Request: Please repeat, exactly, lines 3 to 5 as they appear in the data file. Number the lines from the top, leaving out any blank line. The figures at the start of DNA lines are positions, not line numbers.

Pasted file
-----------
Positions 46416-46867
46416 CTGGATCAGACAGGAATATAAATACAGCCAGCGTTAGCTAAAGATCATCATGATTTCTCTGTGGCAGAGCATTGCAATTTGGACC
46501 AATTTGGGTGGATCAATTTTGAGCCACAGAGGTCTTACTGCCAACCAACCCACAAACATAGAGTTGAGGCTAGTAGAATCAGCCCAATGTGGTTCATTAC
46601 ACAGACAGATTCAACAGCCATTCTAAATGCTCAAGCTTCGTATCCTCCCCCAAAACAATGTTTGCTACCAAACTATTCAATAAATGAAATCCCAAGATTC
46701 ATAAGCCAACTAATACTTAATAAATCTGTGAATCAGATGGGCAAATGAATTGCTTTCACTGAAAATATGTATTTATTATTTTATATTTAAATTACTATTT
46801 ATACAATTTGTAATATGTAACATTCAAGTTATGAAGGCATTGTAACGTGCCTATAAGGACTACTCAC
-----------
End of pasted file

46501 AATTTGGGTGGATCAATTTTGAGCCACAGAGGTCTTACTGCCAACCAACCCACAAACATAGAGTTGAGGCTAGTAGAATCAGCCCAATGTGGTTCATTAC
46601 ACAGACAGATTCAACAGCCATTCTAAATGCTCAAGCTTCGTATCCTCCCCCAAAACAATGTTTGCTACCAAACTATTCAATAAATGAAATCCCAAGATTC
46701 ATAAGCCAACTAATACTTAATAAATCTGTGAATCAGATGGGCAAATGAATTGCTTTCACTGAAAATATGTATTTATTATTTTATATTTAAATTACTATTT